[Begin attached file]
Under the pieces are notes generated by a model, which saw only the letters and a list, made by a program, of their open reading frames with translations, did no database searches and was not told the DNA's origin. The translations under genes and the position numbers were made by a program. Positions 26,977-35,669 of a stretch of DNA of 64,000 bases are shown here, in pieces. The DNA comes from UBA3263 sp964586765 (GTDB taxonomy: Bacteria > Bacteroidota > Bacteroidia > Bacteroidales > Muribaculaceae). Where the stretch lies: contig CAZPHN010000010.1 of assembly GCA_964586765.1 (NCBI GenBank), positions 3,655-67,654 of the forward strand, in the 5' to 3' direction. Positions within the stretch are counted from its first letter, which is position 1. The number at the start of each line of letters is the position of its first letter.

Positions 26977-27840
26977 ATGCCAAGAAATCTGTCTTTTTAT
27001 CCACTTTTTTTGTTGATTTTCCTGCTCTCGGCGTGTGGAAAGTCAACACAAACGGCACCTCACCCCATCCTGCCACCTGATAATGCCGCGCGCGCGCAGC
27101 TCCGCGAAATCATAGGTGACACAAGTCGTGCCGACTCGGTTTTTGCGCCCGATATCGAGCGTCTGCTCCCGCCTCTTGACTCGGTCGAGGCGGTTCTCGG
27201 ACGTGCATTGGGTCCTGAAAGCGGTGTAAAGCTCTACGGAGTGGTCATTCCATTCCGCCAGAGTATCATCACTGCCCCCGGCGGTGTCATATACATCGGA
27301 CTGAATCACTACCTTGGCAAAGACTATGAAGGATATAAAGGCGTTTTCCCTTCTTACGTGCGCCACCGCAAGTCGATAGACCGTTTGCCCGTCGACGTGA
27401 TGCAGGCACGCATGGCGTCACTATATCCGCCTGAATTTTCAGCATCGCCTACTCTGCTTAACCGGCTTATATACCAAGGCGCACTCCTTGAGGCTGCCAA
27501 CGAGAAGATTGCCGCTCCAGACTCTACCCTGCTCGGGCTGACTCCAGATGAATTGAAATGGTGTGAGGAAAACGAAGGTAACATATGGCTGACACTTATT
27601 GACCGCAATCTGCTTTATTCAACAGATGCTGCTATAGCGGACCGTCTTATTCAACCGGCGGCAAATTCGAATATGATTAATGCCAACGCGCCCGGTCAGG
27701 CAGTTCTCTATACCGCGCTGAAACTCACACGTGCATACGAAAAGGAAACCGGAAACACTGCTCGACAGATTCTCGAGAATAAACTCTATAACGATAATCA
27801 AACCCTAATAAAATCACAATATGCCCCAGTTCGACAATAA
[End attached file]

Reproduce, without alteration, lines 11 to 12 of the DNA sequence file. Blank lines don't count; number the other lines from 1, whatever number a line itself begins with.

27701 CAGTTCTCTATACCGCGCTGAAACTCACACGTGCATACGAAAAGGAAACCGGAAACACTGCTCGACAGATTCTCGAGAATAAACTCTATAACGATAATCA
27801 AACCCTAATAAAATCACAATATGCCCCAGTTCGACAATAA